4

I'm trying to write a command that will delete all functions in a namespace. I've already found a command that will generate the drop functions script:

SELECT 'DROP FUNCTION ' || ns.nspname || '.' || proname || '('
     || oidvectortypes(proargtypes) || ');'
FROM pg_proc INNER JOIN pg_namespace ns ON (pg_proc.pronamespace = ns.oid)
WHERE ns.nspname = 'public'  order by proname;

Source: http://www.postgresonline.com/journal/archives/74-How-to-delete-many-functions.html

This will generate something like:

                 ?column?                 
------------------------------------------
 DROP FUNCTION public.function1(bigint);
 DROP FUNCTION public.function2();
 DROP FUNCTION public.function3(text);

However, I can't figure out how to change the code, so that the functions are actually deleted - as opposed to only generating the commands.

Any ideas?

4

The system catalogs changed in Postgres 11! (prokind instead of proisagg) See:


Could look like this:

CREATE OR REPLACE FUNCTION public.f_delfunc(_schema text, _del text = '')
  RETURNS text AS
$func$
DECLARE
   _sql   text;
   _ct    text;
BEGIN
   SELECT INTO _sql, _ct
          string_agg('DROP '
                   || CASE p.proisagg WHEN true THEN 'AGGREGATE '
                                                ELSE 'FUNCTION ' END
                   || quote_ident(n.nspname) || '.' || quote_ident(p.proname)
                   || '('
                   || pg_catalog.pg_get_function_identity_arguments(p.oid)
                   || ')'
                    , E'\n'
          )
          ,count(*)::text
   FROM   pg_catalog.pg_proc p
   LEFT   JOIN pg_catalog.pg_namespace n ON n.oid = p.pronamespace
   WHERE  n.nspname = _schema;
   -- AND p.proname ~~* 'f_%';                     -- Only selected funcs?
   -- AND pg_catalog.pg_function_is_visible(p.oid) -- Only visible funcs?

   IF _ct = '0' THEN
      RETURN 'Found 0 functions to delete';
   ELSIF lower(_del) = 'del' THEN                        -- Actually delete!
      EXECUTE _sql;
      RETURN _ct || E' functions deleted:\n' || _sql;
   ELSE                                               -- Else only show SQL.
      RETURN _ct || E' functions to delete:\n' || _sql;
   END IF;
END
$func$  LANGUAGE plpgsql;

Call to show:

SELECT f_delfunc('public');         -- 2nd parameter is covered by default.

Call to delete:

SELECT f_delfunc('public','del');

Major points

  • You need dynamic SQL for that. Use a plpgsql function or a DO statement (PostgreSQL 9.0+) with EXECUTE.

  • Note the use of the functions pg_get_function_identity_arguments() and pg_function_is_visible. The latter can be omitted. It's a safeguard so you don't delete functions outside of the current user's search_path.

  • I added a "safe mode". Only delete if $2 = 'del'. Else only show generated SQL.

  • Be aware that the function will delete itself if it lives in the schema you delete from.

  • I also added quote_ident() to safeguard against SQLi. Consider the following:

CREATE FUNCTION "; DELETE FROM users;"()
  RETURNS int AS
'SELECT 1'
  LANGUAGE sql;
  • This fails if there are dependencies on any involved function. May be resolved by adding CASCADE, but I did not do that here, since it makes the function more dangerous, yet.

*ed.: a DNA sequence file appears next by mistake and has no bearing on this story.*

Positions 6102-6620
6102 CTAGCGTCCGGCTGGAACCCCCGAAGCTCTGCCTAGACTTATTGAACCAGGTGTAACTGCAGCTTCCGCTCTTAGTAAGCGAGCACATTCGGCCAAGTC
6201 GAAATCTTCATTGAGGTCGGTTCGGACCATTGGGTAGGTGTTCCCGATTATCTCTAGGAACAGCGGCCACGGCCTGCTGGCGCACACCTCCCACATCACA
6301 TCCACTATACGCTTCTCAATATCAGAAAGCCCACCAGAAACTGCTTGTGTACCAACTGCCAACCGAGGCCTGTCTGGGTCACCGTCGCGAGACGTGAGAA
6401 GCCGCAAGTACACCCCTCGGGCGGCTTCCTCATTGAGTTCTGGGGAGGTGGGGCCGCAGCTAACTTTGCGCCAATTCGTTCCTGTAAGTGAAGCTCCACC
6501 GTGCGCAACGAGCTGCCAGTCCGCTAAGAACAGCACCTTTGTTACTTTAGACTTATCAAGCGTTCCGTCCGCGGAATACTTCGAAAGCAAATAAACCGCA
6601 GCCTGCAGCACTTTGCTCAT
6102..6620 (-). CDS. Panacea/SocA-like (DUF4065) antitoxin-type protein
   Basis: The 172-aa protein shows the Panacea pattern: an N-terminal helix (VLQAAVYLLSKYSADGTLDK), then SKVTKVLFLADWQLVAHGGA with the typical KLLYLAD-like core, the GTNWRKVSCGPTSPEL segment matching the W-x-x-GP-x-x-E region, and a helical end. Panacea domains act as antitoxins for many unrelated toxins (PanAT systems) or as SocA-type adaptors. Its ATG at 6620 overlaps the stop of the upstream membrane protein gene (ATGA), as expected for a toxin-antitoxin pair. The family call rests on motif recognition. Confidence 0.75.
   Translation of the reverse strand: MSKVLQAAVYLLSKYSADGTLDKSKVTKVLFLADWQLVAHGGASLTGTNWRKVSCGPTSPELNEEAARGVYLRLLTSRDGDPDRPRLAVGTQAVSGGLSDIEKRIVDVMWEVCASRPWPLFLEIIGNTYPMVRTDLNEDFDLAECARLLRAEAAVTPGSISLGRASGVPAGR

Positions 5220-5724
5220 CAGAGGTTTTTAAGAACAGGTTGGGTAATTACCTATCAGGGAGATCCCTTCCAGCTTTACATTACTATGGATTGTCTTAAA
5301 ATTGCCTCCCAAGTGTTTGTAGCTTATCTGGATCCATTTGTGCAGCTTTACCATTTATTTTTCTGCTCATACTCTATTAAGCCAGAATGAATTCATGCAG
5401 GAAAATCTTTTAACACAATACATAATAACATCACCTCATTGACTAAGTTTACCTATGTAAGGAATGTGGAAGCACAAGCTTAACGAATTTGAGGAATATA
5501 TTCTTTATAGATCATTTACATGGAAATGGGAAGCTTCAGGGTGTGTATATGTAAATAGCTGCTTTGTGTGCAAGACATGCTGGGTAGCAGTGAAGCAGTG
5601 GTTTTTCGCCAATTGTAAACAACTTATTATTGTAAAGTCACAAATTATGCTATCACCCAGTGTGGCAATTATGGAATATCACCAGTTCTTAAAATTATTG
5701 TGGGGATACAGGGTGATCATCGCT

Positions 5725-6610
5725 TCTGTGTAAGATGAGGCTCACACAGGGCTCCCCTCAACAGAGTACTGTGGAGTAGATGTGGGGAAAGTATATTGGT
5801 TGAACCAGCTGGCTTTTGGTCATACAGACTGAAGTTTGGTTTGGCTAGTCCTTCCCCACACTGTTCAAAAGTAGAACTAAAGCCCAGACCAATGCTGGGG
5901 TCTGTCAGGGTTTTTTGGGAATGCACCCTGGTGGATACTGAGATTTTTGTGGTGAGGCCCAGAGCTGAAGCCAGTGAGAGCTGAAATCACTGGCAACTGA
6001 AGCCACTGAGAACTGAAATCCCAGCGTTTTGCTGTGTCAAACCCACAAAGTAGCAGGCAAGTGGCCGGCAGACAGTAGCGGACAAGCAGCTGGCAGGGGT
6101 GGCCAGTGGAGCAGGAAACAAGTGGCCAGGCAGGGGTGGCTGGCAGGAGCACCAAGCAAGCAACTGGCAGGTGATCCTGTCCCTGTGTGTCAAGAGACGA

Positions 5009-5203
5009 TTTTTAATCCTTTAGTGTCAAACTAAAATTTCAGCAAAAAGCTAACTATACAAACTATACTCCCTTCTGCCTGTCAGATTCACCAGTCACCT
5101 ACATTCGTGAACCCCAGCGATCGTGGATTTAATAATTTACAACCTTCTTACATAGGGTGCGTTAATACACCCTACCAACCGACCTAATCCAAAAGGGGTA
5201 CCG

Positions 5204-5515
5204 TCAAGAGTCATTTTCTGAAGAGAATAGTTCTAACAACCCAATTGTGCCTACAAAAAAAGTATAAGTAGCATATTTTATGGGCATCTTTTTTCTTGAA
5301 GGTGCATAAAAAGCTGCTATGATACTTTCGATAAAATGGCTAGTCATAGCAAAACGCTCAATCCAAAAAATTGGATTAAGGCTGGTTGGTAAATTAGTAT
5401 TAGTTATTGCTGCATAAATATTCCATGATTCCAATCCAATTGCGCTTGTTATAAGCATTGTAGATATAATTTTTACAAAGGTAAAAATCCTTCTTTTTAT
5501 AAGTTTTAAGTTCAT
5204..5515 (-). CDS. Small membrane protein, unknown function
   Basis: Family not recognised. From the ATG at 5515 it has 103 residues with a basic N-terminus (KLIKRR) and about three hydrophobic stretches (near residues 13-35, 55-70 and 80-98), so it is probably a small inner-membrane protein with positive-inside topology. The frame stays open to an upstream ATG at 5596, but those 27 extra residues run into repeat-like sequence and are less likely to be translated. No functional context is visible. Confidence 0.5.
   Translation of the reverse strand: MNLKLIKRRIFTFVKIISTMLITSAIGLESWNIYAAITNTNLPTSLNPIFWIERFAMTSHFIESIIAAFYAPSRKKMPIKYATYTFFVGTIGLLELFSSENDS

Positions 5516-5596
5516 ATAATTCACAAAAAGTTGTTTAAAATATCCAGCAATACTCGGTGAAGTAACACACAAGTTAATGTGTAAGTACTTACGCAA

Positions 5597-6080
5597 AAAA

Related:

  • @Hartwig: I added the missing ; Thanks for the feedback. – Erwin Brandstetter Nov 30 '11 at 16:45
  • 1
    need to check _sql for null before executing it in case there's no function, and potentially need to drop cascade as well – Chin Mar 26 '19 at 23:09
  • @Chin: Good points. I updated accordingly (only a note for CASCADE) and more about pg 11. – Erwin Brandstetter Mar 27 '19 at 1:26
0

Just COPY+PASTE the output of your query, into your psql interpreter. It will run all commands you paste.

0

For any SQL expression that generates a set of commands:

begin;
create function _execute(text) returns boolean language plpgsql as $$
  begin
    raise info 'Execute: %', $1;
    execute $1;
  end;
$$;
select count(_execute(__SQL__)); -- __SQL__ is your command-generating statement
drop function _execute(text);
end;
  • 2
    Will raise an error in this particular case. The function (living in the public schema) deletes itself. The subsequent drop raises an error causing everything to roll back. Which is a funny effect. :) – Erwin Brandstetter Nov 29 '11 at 22:51
0

My Version without a stored procedure

DO $$DECLARE command text;
BEGIN
command = (SELECT 'DROP FUNCTION ' || proname || '(' || oidvectortypes(proargtypes) || ')'
FROM pg_proc INNER JOIN pg_namespace ns ON (pg_proc.pronamespace = ns.oid)
WHERE proname='functioniliketodrop'
order by proname);
execute command;    
END$$;
0
-- DROP FUNCTION public.f_deleteAllFunctions();

CREATE OR REPLACE FUNCTION public.f_deleteAllFunctions()
  RETURNS TABLE(functiondef character varying) AS
$BODY$ 

DECLARE 
var_r record;
var_query TEXT;

BEGIN

FOR var_r IN(
        SELECT  ns.nspname || '.' || proname || '(' || oidvectortypes(proargtypes) || ');' as nombreFuncion
        FROM pg_proc INNER JOIN pg_namespace ns ON (pg_proc.pronamespace = ns.oid)
        WHERE ns.nspname = 'public'  order by proname
        )

    LOOP
        functionDef := 'DROP FUNCTION ' ||var_r.nombreFuncion;
        RAISE NOTICE '%', functionDef;
        EXECUTE functionDef;
        RETURN NEXT;
    END LOOP;


END 
$BODY$
  LANGUAGE plpgsql VOLATILE
  COST 100
  ROWS 1000;

ALTER FUNCTION public.f_deleteAllFunctions()
  OWNER TO postgres;

select * from f_deleteAllFunctions();

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